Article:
Here is a link to our post on Glacier National Park. Glacier National Park is Majestic
Heading south in the Flathead valley we stopped at Wayfarers/Flathead State Park in Big Fork. This is where the Swan River enters Flathead Lake and the north end of the Swan River Valley.
Wayfarers/Flathead State Park
Wayfarers/Flathead State Park is a wonderful campground with the exception that the road leading around the campground to the campsite was way too tight for our RV. We ended up going on the one-way in the wrong direction. This isn’t actually all that unusual for us, but after you enter a campsite backward, you better have a plan to get out. So we turned around inside our campsite, using two other campsites for maneuvering room. Thankfully they were both empty. This made our exit much easier.
We really liked Wayfarers and since we liked it so much, but since it was so hard to get in; we wanted to stay much longer than three days. Our route is going to put us in danger of snow if we don’t get a few more miles and several more stops before the end of September so we moved on. It is hard to say that we won’t be going back to Wayfarers again, only because it was so difficult to get into our parking spot.
Wayfarers by the way, has the nicest camp hosts we have encountered in our full time journeys.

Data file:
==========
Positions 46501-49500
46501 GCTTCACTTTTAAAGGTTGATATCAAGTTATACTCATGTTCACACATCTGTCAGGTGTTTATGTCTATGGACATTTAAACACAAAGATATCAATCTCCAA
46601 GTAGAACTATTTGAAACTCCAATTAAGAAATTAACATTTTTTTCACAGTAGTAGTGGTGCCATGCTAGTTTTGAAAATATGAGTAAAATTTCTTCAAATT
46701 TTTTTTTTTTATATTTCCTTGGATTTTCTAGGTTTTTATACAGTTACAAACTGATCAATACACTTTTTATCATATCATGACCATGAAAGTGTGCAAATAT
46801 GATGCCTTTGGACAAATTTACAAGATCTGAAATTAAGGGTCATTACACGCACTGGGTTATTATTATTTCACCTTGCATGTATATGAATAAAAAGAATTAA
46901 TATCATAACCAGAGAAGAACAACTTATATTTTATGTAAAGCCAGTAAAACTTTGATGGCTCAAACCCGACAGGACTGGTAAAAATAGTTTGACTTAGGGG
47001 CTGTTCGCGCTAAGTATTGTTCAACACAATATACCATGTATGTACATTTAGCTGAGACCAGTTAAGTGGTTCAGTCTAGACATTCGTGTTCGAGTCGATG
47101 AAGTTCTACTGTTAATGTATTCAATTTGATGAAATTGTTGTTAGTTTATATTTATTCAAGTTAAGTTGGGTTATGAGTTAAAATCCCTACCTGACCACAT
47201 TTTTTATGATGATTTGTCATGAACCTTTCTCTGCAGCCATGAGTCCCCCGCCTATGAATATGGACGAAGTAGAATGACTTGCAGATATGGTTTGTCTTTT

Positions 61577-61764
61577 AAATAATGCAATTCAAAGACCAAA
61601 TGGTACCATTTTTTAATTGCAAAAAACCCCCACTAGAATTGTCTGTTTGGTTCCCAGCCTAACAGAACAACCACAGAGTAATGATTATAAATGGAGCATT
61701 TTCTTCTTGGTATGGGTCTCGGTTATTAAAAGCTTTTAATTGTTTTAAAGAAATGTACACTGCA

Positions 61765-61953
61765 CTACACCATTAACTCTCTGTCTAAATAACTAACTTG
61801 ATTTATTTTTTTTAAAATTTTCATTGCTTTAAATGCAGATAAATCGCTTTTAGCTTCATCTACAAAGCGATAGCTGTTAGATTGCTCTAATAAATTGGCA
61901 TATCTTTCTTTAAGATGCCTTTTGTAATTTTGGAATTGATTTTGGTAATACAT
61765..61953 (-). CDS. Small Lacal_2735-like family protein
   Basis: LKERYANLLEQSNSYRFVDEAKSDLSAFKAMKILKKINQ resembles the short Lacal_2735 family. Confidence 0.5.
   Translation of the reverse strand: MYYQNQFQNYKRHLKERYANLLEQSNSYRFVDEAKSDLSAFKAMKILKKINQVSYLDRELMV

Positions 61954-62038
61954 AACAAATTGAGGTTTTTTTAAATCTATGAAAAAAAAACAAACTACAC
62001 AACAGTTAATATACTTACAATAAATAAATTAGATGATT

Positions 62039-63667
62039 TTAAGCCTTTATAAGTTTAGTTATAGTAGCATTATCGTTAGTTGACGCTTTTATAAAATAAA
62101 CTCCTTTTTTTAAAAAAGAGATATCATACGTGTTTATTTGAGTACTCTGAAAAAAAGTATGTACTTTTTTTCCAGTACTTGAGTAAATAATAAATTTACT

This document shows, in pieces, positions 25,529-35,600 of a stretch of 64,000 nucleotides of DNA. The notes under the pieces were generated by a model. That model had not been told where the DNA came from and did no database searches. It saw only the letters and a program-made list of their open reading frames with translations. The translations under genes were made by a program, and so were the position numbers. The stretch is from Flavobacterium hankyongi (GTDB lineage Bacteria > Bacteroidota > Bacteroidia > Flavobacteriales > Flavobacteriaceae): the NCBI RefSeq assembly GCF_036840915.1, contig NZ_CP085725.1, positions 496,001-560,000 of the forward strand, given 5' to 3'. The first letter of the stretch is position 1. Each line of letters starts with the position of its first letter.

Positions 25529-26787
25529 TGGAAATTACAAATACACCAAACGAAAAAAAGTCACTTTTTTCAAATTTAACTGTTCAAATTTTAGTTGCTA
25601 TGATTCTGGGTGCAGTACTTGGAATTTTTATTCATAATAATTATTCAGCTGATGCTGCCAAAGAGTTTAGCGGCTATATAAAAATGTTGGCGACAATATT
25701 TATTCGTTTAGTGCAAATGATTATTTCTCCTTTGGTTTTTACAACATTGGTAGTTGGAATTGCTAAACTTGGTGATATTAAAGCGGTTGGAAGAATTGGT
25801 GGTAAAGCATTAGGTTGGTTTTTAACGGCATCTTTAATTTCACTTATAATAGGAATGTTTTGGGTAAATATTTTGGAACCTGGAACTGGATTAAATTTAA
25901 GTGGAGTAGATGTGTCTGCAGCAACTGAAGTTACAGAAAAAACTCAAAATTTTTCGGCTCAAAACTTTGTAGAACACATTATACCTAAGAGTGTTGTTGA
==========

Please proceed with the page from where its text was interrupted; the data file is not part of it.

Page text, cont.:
From Wayfarers State Park, we explored the north end of Flathead Lake (too windy and choppy for a kayak paddle) and the Swan River inlet into Flathead Lake including a very nice river walk.
Here is our campsite review of Wayfarers/Flathead State Park.
Here is a link to our post about discounts at Montana State Parks. Snippet: Montana State Parks Pass
Our next stop was a full fifty-five miles south. No reason to rush and pile on the big miles it is only the first of September, not the first of October. My goal for this move was to get back off-grid. I prefer camping without hookups in a more remote location rather than practically in town at Big Fork.
As we proceeded down the Swan Valley we passed Swan Lake which looked very inviting. Another twenty miles beyond Swan Lake was our turn to the campground.
This time we were going to be camping off-grid again. You might say that we mix it up in terms of picking campsites. Our favorite campgrounds would be away from town, not in an RV park of any kind, surrounded by wilderness, on a nearly untraveled road, hopefully, paved, where we can walk to the lake. Our wilderness campground had all of the above except the paved road.
When we were at West Glacier we picked a site that had easy access to the Glacier National Park. At Tally Lake, our goal was wilderness. In Big Fork, it was to be a nice place in a small town, now we are back to off-grid next to a lake and in the wilderness.